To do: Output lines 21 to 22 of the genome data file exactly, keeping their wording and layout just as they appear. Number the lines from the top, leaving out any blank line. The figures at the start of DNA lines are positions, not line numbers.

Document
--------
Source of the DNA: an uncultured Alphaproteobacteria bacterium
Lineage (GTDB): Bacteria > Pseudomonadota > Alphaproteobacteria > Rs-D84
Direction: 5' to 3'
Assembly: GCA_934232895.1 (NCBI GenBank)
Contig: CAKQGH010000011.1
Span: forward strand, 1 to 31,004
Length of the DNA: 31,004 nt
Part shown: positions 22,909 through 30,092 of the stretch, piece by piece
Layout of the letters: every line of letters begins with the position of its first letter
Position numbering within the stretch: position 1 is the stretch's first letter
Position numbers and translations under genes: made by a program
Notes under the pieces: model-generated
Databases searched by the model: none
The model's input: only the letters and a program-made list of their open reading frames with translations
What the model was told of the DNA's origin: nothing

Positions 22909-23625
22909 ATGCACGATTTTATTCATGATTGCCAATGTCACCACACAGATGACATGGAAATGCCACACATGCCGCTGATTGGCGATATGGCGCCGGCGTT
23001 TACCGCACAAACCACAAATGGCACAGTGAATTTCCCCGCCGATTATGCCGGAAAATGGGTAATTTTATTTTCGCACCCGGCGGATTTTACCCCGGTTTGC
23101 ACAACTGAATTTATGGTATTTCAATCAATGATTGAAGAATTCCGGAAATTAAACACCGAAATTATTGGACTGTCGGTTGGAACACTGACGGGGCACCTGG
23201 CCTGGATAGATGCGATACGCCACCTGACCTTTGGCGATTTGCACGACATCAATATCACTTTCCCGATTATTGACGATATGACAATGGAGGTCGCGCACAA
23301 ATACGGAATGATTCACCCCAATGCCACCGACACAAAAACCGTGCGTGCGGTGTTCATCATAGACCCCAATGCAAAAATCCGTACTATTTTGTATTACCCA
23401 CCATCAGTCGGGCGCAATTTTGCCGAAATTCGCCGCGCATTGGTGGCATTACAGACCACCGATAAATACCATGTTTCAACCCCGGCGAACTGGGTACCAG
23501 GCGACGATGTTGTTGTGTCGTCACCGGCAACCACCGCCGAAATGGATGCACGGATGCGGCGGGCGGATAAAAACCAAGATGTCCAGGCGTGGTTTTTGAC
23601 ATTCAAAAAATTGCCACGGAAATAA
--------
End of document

23301 ATACGGAATGATTCACCCCAATGCCACCGACACAAAAACCGTGCGTGCGGTGTTCATCATAGACCCCAATGCAAAAATCCGTACTATTTTGTATTACCCA
23401 CCATCAGTCGGGCGCAATTTTGCCGAAATTCGCCGCGCATTGGTGGCATTACAGACCACCGATAAATACCATGTTTCAACCCCGGCGAACTGGGTACCAG